Hamilton: What is it really about?

Hamilton: What is it really about?

During quarantine, people have been all over different streaming services such as Netflix, Disney+, Amazon Prime and so many more. But one breathtaking film that was recently released on Disney+, is none other than the Tony award winning Broadway musical, Hamilton. 


July 3, 2020 was a very exciting day for many theater lovers. The New York Post describes Hamilton as “thrilling” or “brilliant”. The creator, Lin Manuel Miranda’s career took flight with Hamilton, in which he was the scriptwriter, songwriter and originator of the leading role, so he had quite a bit of work on his hands. According to interviews from Youtube, it took Miranda seven years just to write the script and songs! All of that time really paid off for how great the music was. Miranda deserves quite a bit of credit for this astonishing achievement. But, let’s get down to the more detailed aspects of this show.


The musical features most of the story line from founding father Alexander Hamilton’s late teenage years to his death. In the opening song, “Alexander Hamilton”, it explained most of the aspects of his early childhood such as him becoming an orphan, immigrating from the Caribbean islands to the U.S. and beginning his writing career at a young age of 14. The opening number also includes how he met and how he was associated with most of the characters such as one key character to the show, Aaron Burr. 


Aaron Burr is a very important aspect to the overall show and performance. Burr is like a narrator to the show and begins almost every scene the same way which is like his touch to the performance. Aaron Burr is played by musician and actor, Leslie Odom Jr. Aaron Burr was one of the first people Hamilton met when he came to the United States. Aaron Burr was the founder of the most exquisite, expensive and socially elite colleges of that time called Princeton College. Alexander, wanting to find a way to get a free scholarship to Princeton, attempted becoming friends and bargaining with Aaron Burr in the hit songs, “Aaron Burr Sir” and “My Shot”. 


The fifth song, “The Schuyler Sisters”, featured the most known Schuyler sisters, Angelica, Eliza and Peggy. These three sisters had outgoing, adventure-seeking and rebellious — toward their father, Phillip Schuyler, of course— personalities; except for Peggy. But one big detail they did not add, is the Schuyler sisters had five other siblings; two other sisters and three brothers. But one very specific thing in the song, “Satisfied”, Angelica stated: “I’m a girl in a world in which my only job is to marry rich, my father has no sons so I’m the one who has to social climb for one” but historically, she had three brothers. The fact that Miranda didn’t mention the other siblings threw some of the more indepth fans off. It was hard for a Hamilton fan to personally follow along at some points because of how fast and how scenes can change from 1776 to 1785 within minutes such as the “Satisfied” scene and the “Schuyler Sisters” scene.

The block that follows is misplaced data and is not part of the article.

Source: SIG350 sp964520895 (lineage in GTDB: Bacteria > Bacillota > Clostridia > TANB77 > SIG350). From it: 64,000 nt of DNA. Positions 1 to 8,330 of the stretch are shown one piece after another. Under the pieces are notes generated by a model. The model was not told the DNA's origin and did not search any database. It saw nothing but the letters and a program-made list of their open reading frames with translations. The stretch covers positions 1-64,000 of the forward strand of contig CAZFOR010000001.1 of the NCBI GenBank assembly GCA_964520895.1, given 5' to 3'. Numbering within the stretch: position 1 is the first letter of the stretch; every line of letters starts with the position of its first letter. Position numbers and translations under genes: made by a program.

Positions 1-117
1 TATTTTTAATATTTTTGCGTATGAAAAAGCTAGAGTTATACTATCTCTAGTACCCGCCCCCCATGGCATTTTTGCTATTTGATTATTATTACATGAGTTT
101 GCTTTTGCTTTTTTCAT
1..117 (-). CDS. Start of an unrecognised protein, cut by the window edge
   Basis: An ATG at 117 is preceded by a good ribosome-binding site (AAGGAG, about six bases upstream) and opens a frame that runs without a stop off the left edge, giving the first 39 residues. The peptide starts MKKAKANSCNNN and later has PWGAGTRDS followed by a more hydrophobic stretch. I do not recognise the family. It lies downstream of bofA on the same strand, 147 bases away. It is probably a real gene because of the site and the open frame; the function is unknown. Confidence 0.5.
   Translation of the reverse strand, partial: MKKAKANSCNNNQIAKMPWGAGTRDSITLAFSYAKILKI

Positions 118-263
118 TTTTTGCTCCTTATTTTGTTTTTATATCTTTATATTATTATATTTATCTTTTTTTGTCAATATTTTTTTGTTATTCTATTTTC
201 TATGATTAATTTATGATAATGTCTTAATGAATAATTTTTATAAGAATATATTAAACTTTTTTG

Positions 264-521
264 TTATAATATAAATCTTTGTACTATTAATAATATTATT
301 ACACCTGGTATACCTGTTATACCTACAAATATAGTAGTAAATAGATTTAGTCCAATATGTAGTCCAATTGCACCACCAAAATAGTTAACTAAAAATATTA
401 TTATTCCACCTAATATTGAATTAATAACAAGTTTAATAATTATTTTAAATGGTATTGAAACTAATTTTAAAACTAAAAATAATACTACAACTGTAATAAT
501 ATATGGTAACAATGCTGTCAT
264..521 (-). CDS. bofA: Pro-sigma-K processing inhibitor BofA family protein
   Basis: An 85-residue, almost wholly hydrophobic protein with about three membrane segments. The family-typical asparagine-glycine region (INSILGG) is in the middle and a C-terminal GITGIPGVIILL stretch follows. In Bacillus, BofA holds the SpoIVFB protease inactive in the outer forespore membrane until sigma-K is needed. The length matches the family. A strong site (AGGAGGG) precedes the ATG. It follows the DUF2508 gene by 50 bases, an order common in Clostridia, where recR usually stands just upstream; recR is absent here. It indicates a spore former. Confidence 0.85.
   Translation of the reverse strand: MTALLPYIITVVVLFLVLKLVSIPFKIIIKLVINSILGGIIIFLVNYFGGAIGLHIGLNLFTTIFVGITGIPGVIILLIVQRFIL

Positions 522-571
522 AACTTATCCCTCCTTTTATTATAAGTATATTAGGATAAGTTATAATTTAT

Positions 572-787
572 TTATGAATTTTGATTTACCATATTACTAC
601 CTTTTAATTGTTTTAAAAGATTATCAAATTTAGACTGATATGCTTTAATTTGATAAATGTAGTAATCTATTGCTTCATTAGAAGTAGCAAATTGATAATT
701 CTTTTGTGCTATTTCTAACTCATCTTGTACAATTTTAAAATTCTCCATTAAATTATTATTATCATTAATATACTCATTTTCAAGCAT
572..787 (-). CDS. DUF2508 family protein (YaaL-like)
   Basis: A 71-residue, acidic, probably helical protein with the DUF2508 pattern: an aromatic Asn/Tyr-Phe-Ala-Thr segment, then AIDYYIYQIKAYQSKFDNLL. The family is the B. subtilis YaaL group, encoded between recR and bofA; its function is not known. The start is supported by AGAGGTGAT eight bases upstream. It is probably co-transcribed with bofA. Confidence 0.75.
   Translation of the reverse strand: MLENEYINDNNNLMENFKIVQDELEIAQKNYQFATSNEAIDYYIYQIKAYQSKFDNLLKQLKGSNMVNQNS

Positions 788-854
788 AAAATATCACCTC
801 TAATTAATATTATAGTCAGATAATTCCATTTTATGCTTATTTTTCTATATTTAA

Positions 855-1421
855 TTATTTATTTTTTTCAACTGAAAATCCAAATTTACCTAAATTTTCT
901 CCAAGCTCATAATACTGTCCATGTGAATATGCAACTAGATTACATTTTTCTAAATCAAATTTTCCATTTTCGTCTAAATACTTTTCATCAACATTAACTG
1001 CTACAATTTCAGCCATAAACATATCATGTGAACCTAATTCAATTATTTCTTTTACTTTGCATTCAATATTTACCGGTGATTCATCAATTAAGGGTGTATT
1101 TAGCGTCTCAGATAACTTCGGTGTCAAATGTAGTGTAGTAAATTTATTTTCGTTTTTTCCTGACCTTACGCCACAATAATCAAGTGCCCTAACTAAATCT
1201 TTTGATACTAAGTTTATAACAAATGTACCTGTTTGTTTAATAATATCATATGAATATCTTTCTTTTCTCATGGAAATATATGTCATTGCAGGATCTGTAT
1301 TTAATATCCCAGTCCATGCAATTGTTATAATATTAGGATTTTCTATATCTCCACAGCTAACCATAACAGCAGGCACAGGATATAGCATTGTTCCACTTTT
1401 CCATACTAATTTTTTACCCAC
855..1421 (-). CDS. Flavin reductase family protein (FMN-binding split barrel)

One breathtaking character from the show was King George III played by Jonathan Groff. Groff displayed the personality, emotions and power King George had back in the 1700’s. King George III was the king of England from 1760-1801 and he died in 1820. In the musical, the U.S. were trying to break free from King George’s rule so they could be independant and would be able to stop paying the tax for tea. King George sang about it in his iconic song “You’ll Be Back”. The song seemed like it was sung in an evil yet comedic tone which portrayed the emotions of King George being angry and Jonathan Groff’s comedic side.  


A character who made an astonishing appearance was George Washington, played by Christopher Jackson. In the musical, Jackson displayed a fatherlike attitude toward Hamilton, even though Hamilton was not very pleased about it. George Washington was the army general while being president which gave Jackson a challenging character to go from “General Washington” to “Mr. President”, but with his experience in acting and broadway theater, I think he displayed the role very well. 


Another vital set of characters were none other than “America’s favorite fighting French man”, Marquis de Lafayette, and the 3rd president of the U.S., Thomas Jefferson, who were both played by Daveed Diggs. Lafayette was a french man who came to the United States to help fight in the Revolutionary War. He later became friends with Alexander Hamilton, Aaron Burr and other characters like Hercules Mulligan and John Laurens. The musical did not feature Lafayette going back to France but quickly switched to have Diggs play Thomas Jefferson. Thomas Jefferson was displayed as a hot headed, sassy and comedic character which I actually enjoyed. 


In the song, “Stay Alive Reprise”, Phillipa Soo, who plays Eliza Schuyler Hamilton unleashes an excruciating and stupendous gasp when her son, Philip Hamilton dies in her arms. This moment in the musical is known throughout all of broadway and theater history. Any mother would of course scream and cry if their child passed away, but this gasp was incredible. I would say it took some effort to make that loud and expressional of a gasp. 


Hamilton is easily the best musical put out on the stage because of the storyline and how it ties all together with the songs. Some parts were a bit cheesy like during the beginning of “A Winter’s Ball” and how they are singing about being “reliable with the ladies”, but overall it was a great performance with the perfect actors. One confusing thing I noticed the first time I watched Hamilton was that during the second half, some of the actors took on the role of another character such as Lafayette switching to Thomas Jefferson. The actors were all very experienced and shaped the musical to be the way it came out to be. Hamilton is a great musical and I highly suggest watching it.